One of the most popular uses for cryptocurrencies is sending payments across borders because the fees are often much lower than if you were to use a traditional method such as a bank. However, one of the best potential uses for digital assets is likely micropayments, as they can be settled quickly without the use of a third-party. But what cryptocurrencies are best for this sort of transaction? Let’s jump in.
What is a Micropayment?
Simply put, a micropayment is a payment of less than $5. Due to the low value of these sorts of transactions, you want to be using a network that charges little to no fee for sending this small amount (or even a large amount), in order to make it a worthwhile payment method.
Whether you’re repaying someone for a coffee, buying a coffee yourself, or tipping a content creator, sending a micropayment with a fee of more than a cent isn’t very worthwhile, especially if you do it often. That’s why we’ve created this list of the digital assets that are best for micropayments.
Best Cryptocurrencies for Micropayments and Why
Below are five of the best crypto assets for micropayments. For each asset we’ll discuss why it’s good for micropayments and the fee you should expect to pay. This is in no particular order and is by no means an exhaustive list. Let’s start with using the Bitcoin Lightning Network.
Bitcoin (BTC) – Lightning Network
Bitcoin’s Lightning Network is a layer-2 blockchain network built on top of Bitcoin’s base layer. The Lightning Network uses a combination of smart contracts and bidirectional payment channels to essentially remove the need for block confirmations. Doing this means that transactions are practically instant. The only current limitation is the number of channels that are currently available. But as long as you and the recipient are both using the Lightning Network, the transaction is instant and the fee will essentially be zero.
In addition, the more payment channels that are open (nodes), the faster the network gets, as it routes payments through all open channels. The Lightning Network can already handle 1,000,000 transactions per second and they are instantly finalized with almost no fee. This makes it one of the best options for micropayments.
Stellar (XLM) is a multi-currency backend payment network that runs on tokens known as Lumens. Stellar itself is the blockchain network, and Lumens are the token used to process transactions on the blockchain. It has excellent transaction speed and low fees, with every transaction costing less than 1 cent. Stellar’s transaction fees are so low which makes it ideal for micropayments and cross-border remittances alike.
Solana (SOL) is a proof of stake blockchain network that is known for its transaction speed and cheap transaction costs. Solana processes transactions in parallel, helping to greatly reduce the chances of network congestion. Transactions involving separate accounts can be executed at the same time. This allows Solana to efficiently support payment and settlement transactions that occur primarily between two distinct parties or where a single party pays out to many other parties, which certainly includes micropayments.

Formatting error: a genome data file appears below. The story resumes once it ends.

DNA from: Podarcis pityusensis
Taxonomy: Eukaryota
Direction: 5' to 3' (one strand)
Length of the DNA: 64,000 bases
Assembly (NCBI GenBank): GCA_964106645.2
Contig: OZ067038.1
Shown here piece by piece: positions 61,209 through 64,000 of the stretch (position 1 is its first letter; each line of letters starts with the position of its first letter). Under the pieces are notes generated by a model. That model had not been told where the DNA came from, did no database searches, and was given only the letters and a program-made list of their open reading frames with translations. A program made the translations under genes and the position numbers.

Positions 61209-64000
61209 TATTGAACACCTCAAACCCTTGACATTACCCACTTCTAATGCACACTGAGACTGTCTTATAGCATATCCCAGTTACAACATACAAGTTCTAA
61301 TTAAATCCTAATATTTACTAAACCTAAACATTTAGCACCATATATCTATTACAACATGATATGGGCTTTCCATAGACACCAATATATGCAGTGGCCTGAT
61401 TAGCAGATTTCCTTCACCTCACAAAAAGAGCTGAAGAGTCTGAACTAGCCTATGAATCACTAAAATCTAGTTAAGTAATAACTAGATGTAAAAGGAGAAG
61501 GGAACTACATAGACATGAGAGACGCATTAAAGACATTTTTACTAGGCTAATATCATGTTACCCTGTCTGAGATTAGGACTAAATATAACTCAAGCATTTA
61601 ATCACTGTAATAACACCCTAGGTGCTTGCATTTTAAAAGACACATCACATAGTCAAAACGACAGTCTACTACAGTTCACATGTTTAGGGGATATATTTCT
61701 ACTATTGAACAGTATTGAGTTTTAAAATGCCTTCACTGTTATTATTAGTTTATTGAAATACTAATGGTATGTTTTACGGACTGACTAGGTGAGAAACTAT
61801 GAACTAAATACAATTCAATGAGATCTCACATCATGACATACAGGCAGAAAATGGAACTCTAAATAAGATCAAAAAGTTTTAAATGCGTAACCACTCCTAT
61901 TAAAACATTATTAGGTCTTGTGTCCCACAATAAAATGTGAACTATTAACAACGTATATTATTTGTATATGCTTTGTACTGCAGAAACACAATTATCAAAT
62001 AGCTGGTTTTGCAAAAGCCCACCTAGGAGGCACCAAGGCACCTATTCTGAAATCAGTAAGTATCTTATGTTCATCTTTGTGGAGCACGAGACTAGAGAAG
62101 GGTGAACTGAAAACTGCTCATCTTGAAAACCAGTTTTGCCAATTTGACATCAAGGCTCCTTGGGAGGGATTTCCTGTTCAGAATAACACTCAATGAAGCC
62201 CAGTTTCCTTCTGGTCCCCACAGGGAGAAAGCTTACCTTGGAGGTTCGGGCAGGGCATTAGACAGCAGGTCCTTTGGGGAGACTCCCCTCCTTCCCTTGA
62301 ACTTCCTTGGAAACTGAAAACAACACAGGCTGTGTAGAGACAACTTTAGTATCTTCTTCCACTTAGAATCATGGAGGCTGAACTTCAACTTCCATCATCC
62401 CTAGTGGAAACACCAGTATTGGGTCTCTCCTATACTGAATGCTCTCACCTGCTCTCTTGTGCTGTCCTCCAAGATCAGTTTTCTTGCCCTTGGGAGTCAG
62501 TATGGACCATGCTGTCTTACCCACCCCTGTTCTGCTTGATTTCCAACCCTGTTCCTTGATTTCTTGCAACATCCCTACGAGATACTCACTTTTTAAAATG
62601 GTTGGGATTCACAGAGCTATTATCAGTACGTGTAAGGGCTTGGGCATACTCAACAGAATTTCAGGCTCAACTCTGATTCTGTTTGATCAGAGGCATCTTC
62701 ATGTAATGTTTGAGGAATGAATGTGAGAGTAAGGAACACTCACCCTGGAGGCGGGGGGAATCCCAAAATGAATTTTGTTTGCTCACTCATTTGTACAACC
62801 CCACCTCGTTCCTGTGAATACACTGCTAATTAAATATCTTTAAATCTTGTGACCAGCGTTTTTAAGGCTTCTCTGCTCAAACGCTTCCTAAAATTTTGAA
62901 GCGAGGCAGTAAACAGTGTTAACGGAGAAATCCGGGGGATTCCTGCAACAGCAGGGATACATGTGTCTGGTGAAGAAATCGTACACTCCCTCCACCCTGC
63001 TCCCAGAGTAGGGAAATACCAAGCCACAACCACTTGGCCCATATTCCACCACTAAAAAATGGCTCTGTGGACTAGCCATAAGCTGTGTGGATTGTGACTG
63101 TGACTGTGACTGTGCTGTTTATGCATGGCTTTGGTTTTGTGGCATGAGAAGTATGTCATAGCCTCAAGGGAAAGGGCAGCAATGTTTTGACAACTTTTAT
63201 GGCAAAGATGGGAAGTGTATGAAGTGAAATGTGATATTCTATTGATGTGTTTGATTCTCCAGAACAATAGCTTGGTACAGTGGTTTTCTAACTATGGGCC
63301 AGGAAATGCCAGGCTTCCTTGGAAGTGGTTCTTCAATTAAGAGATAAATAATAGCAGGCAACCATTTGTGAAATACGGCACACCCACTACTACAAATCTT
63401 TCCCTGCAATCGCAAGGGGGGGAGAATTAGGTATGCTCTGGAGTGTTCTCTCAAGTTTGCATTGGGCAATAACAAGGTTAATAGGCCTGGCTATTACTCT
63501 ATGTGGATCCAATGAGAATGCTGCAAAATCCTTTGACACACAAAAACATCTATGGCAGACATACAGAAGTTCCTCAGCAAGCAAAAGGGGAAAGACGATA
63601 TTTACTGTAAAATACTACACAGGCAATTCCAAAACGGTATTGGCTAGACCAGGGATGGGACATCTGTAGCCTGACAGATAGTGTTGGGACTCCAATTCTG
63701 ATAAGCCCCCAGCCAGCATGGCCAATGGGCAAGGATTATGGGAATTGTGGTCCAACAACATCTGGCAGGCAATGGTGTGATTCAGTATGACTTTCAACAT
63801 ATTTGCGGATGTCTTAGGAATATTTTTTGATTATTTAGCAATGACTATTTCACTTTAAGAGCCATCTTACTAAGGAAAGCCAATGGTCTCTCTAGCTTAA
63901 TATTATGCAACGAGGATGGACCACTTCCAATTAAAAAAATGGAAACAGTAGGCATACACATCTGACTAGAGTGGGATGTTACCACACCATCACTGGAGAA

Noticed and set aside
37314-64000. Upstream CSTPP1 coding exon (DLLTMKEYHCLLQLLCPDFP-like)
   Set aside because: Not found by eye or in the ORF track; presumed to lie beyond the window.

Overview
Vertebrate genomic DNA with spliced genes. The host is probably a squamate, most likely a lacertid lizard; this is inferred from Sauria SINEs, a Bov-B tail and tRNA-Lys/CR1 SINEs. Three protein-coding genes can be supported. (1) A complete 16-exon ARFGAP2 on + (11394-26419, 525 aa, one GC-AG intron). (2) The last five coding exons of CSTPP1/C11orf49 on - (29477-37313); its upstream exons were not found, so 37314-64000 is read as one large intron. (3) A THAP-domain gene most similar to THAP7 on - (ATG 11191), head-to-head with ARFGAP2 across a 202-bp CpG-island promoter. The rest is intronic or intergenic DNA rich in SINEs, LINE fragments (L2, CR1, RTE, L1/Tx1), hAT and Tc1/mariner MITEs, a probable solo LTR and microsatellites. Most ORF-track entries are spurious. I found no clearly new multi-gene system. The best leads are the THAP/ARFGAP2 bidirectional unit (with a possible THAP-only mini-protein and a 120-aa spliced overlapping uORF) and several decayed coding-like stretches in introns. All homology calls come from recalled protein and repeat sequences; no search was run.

Solana’s transaction fees are extremely affordable at less than a cent, but they’re also predictable. Knowing the fees will be low in advance for even micropayments helps make Solana an attractive network to use for such types of transactions.
Dogecoin (DOGE) was started in 2013 by Jackson Palmer, an Adobe software engineer, and Billy Markus, an IBM software engineer. It has since been championed by Elon Musk. The asset uses a proof of work consensus mechanism just like Bitcoin, with blocks being mined every minute and 10k DOGE entering circulation through each block reward. The block speed isn’t as fast as the other assets on this list, but the fees are extremely attractive when it comes to micropayments.
For micropayments with Dogecoin, you can expect to pay less than 0.01 DOGE (DOGE is currently 5 cents US per, so you’d be paying $0.0005 in fees). Even for larger payments on the Dogecoin network the fees are generally less than a cent unless you choose a higher speed for the transaction.
Polygon (MATIC) is the most popular layer-2 (L2) blockchain network built on top of Ethereum. Transactions on Polygon take place on child chains, keeping the majority of traffic off of the Ethereum parent chain. This infrastructure results in faster and cheaper transactions on the Polygon network than for those on Ethereum.
Transactions can be finalized in just a few seconds on the Polygon layer, with fees coming in at under 1 cent much like the other asset on this list. For anyone using the Ethereum ecosystem, Polygon is likely their best option for micropayments and regular transactions (such as token swaps) alike. You could also make an argument for fellow L2s such as Arbitrum or Optimism.
Elon Musk has already obtained a license for X (Twitter) to process payments including crypto. This could be a huge boon for the sector if and when it’s enabled, though it will depend on the accepted assets. If nothing else, the desire to allow this sort of payment on X points to the usefulness of digital assets being used for micropayments between individuals on the internet.